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LOS ANGELES (Hollywood Reporter) - Every decade has its landmark TV shows, and there will or should never be complete agreement on which 10 series belong at the top of the list.
For purposes of this list, a TV show is eligible only if it premiered in or after 1999. In addition, TV shows were judged on their artistic merit and overall contribution to the medium, not on their ratings or profit margins.
* ABC, 2009-present
It's a little risky to pick a new show as one of the best of the decade, even after seeing about a dozen episodes. In the case of "Modern Family," the risk is minimized by the track record of its creators, Steven Levitan and Christopher Lloyd. At a time when most new shows are just finding themselves, this one has been so consistently funny, smartly produced and crisply written that it has all the earmarks of a classic in the making.
* ABC, 2004-present
Part adventure, part mystery and part sci-fi, "Lost" defies convenient characterization. Supposedly conceived as a blend of "Lord of the Flies," "Survivor," "Gilligan's Island" and "Cast Away," the series developed a unique mythology and an unconventional rhythm that mixed stories of the present with those from the past and future. Creators Jeffrey Lieber, J.J. Abrams and Damon Lindelof created one of TV's biggest casts, then made each character utterly fascinating.
* Fox, 2001-present
Robert Cochran and Joel Surnow conceived this series when the idea of a terrorist attack that would bring down the World Trade Center towers seemed inconceivable. But when the unthinkable happened, America rallied around indefatigable agent Jack Bauer (Kiefer Sutherland) and some super-suspenseful, action-packed, provocative stories. Even the real CIA took notes. With an uncanny knack for selecting guest stars and a real-time format, "24" injected shots of excitement to the small screen.
* NBC, 2006-present
Maybe it's because Tina Fey and Lorne Michaels know TV from both sides of the camera. More than that, they understand the nutty things that happen when the surf of corporate culture pounds the shore of creative anarchy. "30 Rock," a TV show within a TV show, is occasionally guilty of biting the hand that schedules it, but never runs out of business and showbiz targets ripe for being lampooned.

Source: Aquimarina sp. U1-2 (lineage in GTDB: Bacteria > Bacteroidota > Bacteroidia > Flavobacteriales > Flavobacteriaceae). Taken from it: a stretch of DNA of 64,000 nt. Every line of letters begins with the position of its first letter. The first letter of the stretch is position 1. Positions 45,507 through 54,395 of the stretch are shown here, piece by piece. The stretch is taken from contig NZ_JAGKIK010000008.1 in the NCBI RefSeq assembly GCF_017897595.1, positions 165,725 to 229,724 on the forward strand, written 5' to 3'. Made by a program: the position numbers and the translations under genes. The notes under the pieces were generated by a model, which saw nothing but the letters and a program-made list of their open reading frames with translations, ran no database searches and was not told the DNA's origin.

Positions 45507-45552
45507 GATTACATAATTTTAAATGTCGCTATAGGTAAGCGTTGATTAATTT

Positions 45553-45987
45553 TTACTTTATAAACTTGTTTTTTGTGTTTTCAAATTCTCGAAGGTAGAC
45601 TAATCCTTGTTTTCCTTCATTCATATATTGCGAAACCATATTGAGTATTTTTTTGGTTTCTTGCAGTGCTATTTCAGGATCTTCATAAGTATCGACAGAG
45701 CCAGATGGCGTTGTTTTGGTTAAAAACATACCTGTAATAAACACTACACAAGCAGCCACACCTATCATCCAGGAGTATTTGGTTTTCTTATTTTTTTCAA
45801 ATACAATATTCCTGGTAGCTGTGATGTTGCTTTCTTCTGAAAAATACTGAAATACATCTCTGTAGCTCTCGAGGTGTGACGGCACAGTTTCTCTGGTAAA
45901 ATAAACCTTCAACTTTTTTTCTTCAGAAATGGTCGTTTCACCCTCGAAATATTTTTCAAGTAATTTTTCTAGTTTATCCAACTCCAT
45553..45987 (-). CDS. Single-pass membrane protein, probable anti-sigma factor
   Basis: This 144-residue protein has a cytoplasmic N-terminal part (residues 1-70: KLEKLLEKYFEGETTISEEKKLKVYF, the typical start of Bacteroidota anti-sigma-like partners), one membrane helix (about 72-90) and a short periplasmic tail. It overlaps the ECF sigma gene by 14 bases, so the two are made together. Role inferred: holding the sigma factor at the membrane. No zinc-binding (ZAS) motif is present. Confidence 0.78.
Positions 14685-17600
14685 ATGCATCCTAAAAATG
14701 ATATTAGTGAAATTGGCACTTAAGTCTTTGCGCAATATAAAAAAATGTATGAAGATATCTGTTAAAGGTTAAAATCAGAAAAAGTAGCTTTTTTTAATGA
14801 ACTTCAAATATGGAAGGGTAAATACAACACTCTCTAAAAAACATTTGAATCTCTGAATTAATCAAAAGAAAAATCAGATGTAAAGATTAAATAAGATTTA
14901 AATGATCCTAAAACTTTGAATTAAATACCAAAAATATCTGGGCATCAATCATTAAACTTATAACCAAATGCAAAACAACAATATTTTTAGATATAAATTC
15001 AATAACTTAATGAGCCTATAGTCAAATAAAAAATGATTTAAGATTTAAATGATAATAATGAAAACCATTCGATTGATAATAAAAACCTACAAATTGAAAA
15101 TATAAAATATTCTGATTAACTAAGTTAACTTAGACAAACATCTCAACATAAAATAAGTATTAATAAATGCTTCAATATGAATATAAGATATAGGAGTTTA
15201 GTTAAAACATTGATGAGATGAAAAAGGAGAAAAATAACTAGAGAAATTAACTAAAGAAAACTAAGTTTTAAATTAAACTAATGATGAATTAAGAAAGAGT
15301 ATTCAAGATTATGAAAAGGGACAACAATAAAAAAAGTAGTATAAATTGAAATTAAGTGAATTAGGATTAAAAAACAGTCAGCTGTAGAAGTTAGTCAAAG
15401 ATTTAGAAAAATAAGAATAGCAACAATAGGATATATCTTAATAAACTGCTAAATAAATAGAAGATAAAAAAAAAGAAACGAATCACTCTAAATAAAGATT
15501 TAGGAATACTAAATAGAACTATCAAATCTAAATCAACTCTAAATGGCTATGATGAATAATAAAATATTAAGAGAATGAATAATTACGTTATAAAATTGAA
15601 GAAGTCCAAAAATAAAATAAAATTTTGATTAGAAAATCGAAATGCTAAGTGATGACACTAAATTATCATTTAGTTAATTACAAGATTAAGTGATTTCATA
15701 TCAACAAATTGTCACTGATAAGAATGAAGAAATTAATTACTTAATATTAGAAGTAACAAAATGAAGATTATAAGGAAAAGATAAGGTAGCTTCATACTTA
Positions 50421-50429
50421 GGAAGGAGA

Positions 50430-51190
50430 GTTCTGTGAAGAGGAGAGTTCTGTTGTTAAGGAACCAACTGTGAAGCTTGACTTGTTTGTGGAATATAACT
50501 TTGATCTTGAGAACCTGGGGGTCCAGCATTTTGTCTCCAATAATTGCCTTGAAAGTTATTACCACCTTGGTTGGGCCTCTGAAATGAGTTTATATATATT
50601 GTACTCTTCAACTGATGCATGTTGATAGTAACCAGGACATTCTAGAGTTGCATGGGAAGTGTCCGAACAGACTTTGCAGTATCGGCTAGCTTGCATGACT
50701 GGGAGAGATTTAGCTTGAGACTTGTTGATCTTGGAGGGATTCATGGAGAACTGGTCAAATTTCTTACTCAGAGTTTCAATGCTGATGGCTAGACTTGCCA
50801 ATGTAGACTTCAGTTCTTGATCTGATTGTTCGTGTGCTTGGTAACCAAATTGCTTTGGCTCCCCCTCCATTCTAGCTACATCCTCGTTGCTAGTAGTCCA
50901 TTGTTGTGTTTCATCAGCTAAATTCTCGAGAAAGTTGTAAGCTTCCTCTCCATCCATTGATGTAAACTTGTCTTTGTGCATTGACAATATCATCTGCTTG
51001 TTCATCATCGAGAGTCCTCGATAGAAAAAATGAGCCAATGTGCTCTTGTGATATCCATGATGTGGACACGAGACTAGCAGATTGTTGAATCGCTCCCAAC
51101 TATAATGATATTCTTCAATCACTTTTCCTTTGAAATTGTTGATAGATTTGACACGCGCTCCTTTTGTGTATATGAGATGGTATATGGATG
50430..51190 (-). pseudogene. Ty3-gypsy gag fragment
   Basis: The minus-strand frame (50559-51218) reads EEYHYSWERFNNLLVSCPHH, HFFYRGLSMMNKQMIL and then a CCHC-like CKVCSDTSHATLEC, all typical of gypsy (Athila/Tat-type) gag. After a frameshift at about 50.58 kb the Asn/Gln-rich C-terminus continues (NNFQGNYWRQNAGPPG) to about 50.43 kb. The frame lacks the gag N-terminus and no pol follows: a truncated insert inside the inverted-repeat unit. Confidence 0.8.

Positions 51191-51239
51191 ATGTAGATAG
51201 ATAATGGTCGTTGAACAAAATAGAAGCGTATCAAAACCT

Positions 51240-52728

* AMC, 2007-present
Matthew Weiner rewound the clock nearly a half-century to create a drama that provides a fresh look at relationships and business and gender through vintage glasses. Set in the early 1960s in a prominent ad firm, "Mad Men" is beautifully written and blessed with a strong cast, starting with Jon Hamm as flawed executive Don Draper. You've come a long way, baby, but it sure is fun to look back.
* FX, 2007-present
Few if any creators have ever spun more intricate and surprising yarns than Glenn Kessler, Todd A. Kessler and Daniel Zelman in "Damages," a high-stakes legal drama in which almost nothing is exactly as it seems. A superb cast, starting with Glenn Close, brings to life some of the most ambitious plots ever conceived for TV. This may be as intriguing and addictive as TV gets.
Just as David Chase found a new and powerful direction for crime drama, Shawn Ryan shattered the mold for police drama. "The Shield" was everything no police series had ever been, starting with antihero Vic Mackey (Michael Chiklis), a sympathetic but impossibly corrupt Los Angeles cop who made up his own rules of law enforcement as he went along. Moral ambiguity provided a gateway to stories that were stark, real and absolutely incredible.
* HBO, 2000-present
From his earnings as creator of "Seinfeld," Larry David could have bought one of the Virgin Islands and retired to a life of leisure and luxury. Instead, he trumped himself with a comedy series that poked fun at political correctness and poked even more fun at a curmudgeonly version of himself. Plotted but not scripted, "Curb Your Enthusiasm" raised mortification and tactlessness to art forms.
Creator Aaron Sorkin swore this show wasn't his way of making civics palatable to a mass audience, but it did just that. Neo-cons ran the real White House during most of the show's run. On TV, though, a team of highly principled progressives operated the levers of TV government. Quite possibly, this unfailingly witty and intelligent series, packed with powerful performances, whetted the country's appetite for change it can believe in.
From its opening musings about ducks in Tony Soprano's swimming pool to its ambiguous and much-discussed ending, "The Sopranos" pioneered a new form of drama. Creator David Chase brilliantly melded the dark, violent world of organized crime boss Soprano (James Gandolfini) with the conventions of middle-class suburbia. It dominated water cooler conversation even though, as an HBO program, it was available in only a small fraction of the nation's households.
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